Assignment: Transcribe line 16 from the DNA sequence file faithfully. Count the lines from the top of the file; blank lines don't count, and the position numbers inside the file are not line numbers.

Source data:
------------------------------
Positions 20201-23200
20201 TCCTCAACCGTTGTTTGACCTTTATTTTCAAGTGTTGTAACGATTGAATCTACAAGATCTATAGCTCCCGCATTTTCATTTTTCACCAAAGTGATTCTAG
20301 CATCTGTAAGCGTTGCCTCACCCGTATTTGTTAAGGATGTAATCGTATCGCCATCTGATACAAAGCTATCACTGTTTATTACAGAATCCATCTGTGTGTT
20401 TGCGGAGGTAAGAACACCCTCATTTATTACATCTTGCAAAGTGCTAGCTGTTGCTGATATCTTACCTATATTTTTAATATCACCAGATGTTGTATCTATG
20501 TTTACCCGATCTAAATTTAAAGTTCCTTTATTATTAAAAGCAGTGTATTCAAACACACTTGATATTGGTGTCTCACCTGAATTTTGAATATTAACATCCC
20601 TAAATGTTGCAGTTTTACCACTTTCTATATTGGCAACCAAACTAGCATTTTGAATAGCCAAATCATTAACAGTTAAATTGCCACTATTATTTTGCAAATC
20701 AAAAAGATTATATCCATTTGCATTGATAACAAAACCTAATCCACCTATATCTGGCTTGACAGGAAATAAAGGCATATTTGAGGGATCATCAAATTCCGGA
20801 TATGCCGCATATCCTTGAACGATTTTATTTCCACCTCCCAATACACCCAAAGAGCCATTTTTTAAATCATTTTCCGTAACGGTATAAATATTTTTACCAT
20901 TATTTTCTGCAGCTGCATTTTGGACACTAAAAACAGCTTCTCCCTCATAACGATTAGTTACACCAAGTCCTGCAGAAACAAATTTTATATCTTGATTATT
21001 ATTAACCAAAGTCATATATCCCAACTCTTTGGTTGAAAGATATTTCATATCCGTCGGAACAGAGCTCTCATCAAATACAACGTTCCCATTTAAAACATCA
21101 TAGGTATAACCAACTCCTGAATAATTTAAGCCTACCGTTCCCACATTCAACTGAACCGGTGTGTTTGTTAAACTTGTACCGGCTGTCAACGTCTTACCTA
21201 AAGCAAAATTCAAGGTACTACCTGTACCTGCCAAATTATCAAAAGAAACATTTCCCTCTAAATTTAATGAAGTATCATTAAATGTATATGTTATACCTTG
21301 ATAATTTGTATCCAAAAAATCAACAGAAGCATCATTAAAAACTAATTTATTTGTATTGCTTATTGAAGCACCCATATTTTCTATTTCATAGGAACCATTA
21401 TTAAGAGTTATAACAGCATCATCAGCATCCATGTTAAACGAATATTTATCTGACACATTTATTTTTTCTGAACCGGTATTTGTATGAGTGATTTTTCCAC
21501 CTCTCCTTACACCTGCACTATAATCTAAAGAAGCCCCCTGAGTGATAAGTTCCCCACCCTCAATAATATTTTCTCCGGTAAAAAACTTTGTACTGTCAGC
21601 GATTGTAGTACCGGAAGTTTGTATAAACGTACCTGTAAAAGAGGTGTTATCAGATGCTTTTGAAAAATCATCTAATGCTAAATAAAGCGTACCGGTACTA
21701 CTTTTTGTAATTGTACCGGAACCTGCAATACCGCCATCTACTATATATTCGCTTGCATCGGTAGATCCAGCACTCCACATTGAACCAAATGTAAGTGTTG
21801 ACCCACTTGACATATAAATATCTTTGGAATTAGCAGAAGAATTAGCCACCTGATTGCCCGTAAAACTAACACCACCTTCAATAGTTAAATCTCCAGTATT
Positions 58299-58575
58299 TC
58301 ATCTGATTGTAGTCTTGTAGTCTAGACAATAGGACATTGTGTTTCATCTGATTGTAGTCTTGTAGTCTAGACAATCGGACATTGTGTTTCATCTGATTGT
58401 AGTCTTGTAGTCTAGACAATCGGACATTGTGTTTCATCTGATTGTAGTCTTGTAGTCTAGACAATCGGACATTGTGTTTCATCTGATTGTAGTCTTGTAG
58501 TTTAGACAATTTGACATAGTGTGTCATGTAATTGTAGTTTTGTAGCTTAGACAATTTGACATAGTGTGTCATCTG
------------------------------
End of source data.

21601 GATTGTAGTACCGGAAGTTTGTATAAACGTACCTGTAAAAGAGGTGTTATCAGATGCTTTTGAAAAATCATCTAATGCTAAATAAAGCGTACCGGTACTA